The Renaissance Computing Institute (RENCI) is one of North Carolina’s hidden gems that develops and deploys advanced technologies to enable research discoveries and practical innovations. Through the North Carolina Research and Education Network, MCNC provides high-speed and reliable connectivity for RENCI to other high-performance research networks, and therefore a worldwide community of researchers.
RENCI partners with researchers, government, and industry to engage and solve the problems that affect North Carolina, our nation, and the world. An institute of UNC Chapel Hill, RENCI was launched in 2004 as a collaboration that also involved Duke University and NC State University.
Researchers at RENCI and its partners currently are working to build a platform called FABRIC, to provide a nationwide testbed for reimagining how data can be stored, computed and moved through shared infrastructure. Funded by the National Science Foundation, FABRIC will allow scientists to explore what a new Internet could look like at scale, and help determine the architecture of the future. View complete NSF grant abstract here.
Today’s Internet was not designed for the massive data sets, machine learning tools, advanced sensors and Internet of Things devices that have become central to many research and business endeavors. FABRIC aims to give computer scientists a place to test networking and cybersecurity solutions that can better capitalize on these tools and potentially extend the Internet’s benefits to people in remote or underserved areas.
“The Internet has been a great enabler for many science disciplines and in people’s everyday lives, but it is showing its age and limitations, especially when it comes to processing large amounts of data. If computer scientists were to start over today, knowing what they now know, the Internet might be designed in a different way,” said Ilya Baldin, Director of Network Research and Infrastructure at RENCI.
“FABRIC represents large-scale network infrastructure where the Internet can be reimagined, and a variety of ideas can be tried out and compared,” he added. “If FABRIC allows the research community to come up with ideas on how to reimagine the Internet based on a new set of architectural tradeoffs, then everybody wins – researchers and citizens alike.”
Check out Baldin’s presentation from the 2019 NSF Campus Cyberinfrastructure and Cybersecurity Innovation for Cyberinfrastructure PI Workshop co-located with The Quilt's 2019 Fall Member Meeting in September in Minneapolis, Minn.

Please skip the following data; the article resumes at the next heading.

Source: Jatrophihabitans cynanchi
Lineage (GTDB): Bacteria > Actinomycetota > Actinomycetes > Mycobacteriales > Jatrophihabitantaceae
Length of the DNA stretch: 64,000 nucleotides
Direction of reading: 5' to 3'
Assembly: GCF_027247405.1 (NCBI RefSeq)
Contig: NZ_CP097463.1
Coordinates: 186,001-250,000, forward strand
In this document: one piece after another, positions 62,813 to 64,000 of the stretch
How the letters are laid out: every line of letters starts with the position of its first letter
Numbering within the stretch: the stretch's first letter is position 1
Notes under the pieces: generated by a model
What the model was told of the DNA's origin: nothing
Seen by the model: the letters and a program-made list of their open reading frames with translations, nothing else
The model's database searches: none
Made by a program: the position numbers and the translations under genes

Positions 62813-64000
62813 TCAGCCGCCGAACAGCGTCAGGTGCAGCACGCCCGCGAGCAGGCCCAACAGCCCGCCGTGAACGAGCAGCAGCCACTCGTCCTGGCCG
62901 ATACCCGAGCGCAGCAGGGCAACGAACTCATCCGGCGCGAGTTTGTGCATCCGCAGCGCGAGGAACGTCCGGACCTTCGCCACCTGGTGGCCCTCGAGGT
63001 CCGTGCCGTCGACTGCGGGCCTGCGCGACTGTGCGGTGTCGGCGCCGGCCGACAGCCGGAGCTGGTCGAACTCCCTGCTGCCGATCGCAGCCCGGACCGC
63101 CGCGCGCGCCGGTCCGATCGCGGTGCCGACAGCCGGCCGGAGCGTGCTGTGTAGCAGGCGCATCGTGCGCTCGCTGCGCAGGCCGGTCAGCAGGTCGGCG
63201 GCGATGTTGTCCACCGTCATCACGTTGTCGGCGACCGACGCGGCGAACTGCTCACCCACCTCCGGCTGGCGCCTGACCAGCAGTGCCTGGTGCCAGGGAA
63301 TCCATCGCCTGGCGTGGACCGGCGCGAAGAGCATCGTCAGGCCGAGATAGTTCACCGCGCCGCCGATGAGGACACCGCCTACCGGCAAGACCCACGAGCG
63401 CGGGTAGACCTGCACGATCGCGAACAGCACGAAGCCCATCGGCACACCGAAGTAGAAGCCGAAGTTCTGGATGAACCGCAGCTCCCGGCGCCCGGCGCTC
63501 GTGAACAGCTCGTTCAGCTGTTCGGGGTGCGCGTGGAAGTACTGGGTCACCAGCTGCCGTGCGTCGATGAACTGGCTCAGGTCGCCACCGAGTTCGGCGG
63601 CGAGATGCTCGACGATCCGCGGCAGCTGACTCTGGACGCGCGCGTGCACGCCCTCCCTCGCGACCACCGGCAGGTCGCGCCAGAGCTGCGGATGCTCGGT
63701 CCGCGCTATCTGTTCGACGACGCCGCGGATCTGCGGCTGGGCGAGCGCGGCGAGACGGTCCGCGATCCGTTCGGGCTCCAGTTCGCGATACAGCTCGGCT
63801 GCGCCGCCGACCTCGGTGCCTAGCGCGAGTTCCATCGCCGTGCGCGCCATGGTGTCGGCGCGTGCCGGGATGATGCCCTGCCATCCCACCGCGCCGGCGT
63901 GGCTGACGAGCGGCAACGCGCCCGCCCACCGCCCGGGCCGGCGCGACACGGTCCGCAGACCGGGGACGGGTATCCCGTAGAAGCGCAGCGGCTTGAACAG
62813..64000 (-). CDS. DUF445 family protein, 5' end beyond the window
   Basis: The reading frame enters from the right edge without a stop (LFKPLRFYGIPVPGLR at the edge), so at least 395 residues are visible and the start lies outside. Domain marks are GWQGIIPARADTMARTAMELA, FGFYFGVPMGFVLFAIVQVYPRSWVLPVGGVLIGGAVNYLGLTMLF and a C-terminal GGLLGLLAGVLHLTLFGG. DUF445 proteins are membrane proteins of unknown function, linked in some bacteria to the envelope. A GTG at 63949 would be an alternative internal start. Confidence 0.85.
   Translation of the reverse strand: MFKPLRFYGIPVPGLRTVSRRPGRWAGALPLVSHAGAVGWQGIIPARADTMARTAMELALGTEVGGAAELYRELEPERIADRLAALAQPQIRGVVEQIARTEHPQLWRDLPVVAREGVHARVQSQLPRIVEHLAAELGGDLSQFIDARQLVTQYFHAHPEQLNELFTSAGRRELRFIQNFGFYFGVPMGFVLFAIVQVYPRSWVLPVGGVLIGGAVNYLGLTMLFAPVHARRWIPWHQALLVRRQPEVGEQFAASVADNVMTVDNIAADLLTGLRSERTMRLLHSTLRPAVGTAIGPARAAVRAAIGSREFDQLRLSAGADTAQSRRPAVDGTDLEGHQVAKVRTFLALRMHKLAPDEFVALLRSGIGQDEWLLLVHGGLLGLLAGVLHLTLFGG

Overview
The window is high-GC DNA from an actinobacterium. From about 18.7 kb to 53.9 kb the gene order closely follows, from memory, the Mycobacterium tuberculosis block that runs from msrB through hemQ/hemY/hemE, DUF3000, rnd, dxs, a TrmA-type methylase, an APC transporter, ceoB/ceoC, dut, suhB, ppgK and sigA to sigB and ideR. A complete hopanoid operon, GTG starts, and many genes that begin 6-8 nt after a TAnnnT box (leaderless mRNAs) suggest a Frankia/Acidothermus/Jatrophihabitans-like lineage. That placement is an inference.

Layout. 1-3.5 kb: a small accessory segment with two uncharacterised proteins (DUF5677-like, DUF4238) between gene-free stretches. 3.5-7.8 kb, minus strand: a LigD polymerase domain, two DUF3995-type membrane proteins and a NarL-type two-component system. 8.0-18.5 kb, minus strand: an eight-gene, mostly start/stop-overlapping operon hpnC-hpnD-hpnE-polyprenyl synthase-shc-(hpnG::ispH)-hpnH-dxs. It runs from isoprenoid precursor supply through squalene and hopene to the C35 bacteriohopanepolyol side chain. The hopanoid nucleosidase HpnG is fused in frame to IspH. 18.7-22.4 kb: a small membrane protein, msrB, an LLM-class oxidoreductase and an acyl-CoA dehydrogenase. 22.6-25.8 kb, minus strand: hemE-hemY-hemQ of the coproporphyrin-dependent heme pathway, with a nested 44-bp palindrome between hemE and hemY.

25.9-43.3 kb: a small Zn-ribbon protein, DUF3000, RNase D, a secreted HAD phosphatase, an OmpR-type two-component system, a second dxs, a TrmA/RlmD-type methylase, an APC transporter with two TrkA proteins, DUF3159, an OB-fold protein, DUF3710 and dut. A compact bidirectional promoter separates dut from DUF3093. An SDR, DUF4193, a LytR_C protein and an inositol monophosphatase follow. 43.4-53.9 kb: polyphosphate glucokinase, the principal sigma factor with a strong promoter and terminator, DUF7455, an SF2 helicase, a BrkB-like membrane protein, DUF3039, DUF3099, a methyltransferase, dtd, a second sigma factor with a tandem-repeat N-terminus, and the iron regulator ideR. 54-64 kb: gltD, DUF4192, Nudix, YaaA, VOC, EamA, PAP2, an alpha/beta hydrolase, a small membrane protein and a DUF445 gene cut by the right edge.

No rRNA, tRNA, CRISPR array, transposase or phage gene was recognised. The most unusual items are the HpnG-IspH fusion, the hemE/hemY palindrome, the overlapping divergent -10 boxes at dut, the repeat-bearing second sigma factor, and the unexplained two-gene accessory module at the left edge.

The core FABRIC team includes the University of Kentucky, the U.S. Department of Energy’s Energy Sciences Network (ESnet), Clemson University, and the Illinois Institute of Technology. Contributors from the University of Kentucky and ESnet will be instrumental in designing and deploying the platform’s hardware and developing new software. Clemson and Illinois Institute of Technology researchers will work with a wide variety of user communities – including those focused on security, distributed architectures, scientific applications and data transfer protocols – to ensure FABRIC can serve their needs. In addition, researchers from many other universities will help test the platform and integrate their computing infrastructure and scientific instruments into FABRIC.
The construction phase of the project is expected to last four years, with the first year dedicated to software development, finalizing technical designs, and prototyping. Subsequent years will focus on rolling out the platform’s hardware to participating sites across the nation and connecting it to major national computing facilities. Ultimately, experimenter communities will be able to attach new instruments or hardware resources to FABRIC’s uniquely extensible design, allowing the infrastructure to grow and adapt to changing research needs over time.
RENCI’s mission to develop and deploy advanced technologies to enable research discoveries and practical innovations continues to be achieved using NCREN. Changing business conditions today place significant demands on conventional network architectures that many believe are not flexible enough to accommodate those demands. The work RENCI is doing provides a new way to transform traditional network backbones into service-delivery platforms. Learn more about the connectivity and services MCNC provides to RENCI in this Case Study.
FABRIC is a unique, national research infrastructure to enable cutting-edge and exploratory research at-scale in networking, cybersecurity, distributed computing and storage systems, machine learning, and science applications. It is an “everywhere programmable” nationwide instrument comprised of novel extensible network elements equipped with large amounts of compute and storage, interconnected by high-speed, dedicated optical links. It will connect a number of specialized testbeds (5G/IoT PAWR, NSF Clouds) and high-performance computing facilities to create a rich fabric for a wide variety of experimental activities.
RENCI is in the process of finalizing facility designs, deployment plans, and acceptance procedures for FABRIC. They plan to begin hardware prototyping and software implementation in January 2020.